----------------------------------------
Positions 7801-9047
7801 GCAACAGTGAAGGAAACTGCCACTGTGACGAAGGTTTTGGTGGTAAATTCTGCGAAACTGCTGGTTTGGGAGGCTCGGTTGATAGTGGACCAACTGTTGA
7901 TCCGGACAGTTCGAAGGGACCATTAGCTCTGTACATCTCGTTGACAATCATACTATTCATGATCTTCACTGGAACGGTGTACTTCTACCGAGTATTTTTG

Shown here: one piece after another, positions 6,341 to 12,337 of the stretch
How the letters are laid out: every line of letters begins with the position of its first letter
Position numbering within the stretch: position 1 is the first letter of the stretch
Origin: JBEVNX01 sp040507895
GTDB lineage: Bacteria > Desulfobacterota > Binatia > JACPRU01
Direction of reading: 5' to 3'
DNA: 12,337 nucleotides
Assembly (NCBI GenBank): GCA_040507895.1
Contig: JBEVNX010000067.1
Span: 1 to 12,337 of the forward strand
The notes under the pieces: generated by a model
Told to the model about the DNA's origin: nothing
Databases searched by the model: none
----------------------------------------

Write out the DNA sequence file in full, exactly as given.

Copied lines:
Positions 7801-9047
7801 GCAACAGTGAAGGAAACTGCCACTGTGACGAAGGTTTTGGTGGTAAATTCTGCGAAACTGCTGGTTTGGGAGGCTCGGTTGATAGTGGACCAACTGTTGA
7901 TCCGGACAGTTCGAAGGGACCATTAGCTCTGTACATCTCGTTGACAATCATACTATTCATGATCTTCACTGGAACGGTGTACTTCTACCGAGTATTTTTG

Shown here: one piece after another, positions 6,341 to 12,337 of the stretch
How the letters are laid out: every line of letters begins with the position of its first letter
Position numbering within the stretch: position 1 is the first letter of the stretch
Origin: JBEVNX01 sp040507895
GTDB lineage: Bacteria > Desulfobacterota > Binatia > JACPRU01
Direction of reading: 5' to 3'
DNA: 12,337 nucleotides
Assembly (NCBI GenBank): GCA_040507895.1
Contig: JBEVNX010000067.1
Span: 1 to 12,337 of the forward strand
The notes under the pieces: generated by a model
Told to the model about the DNA's origin: nothing
Databases searched by the model: none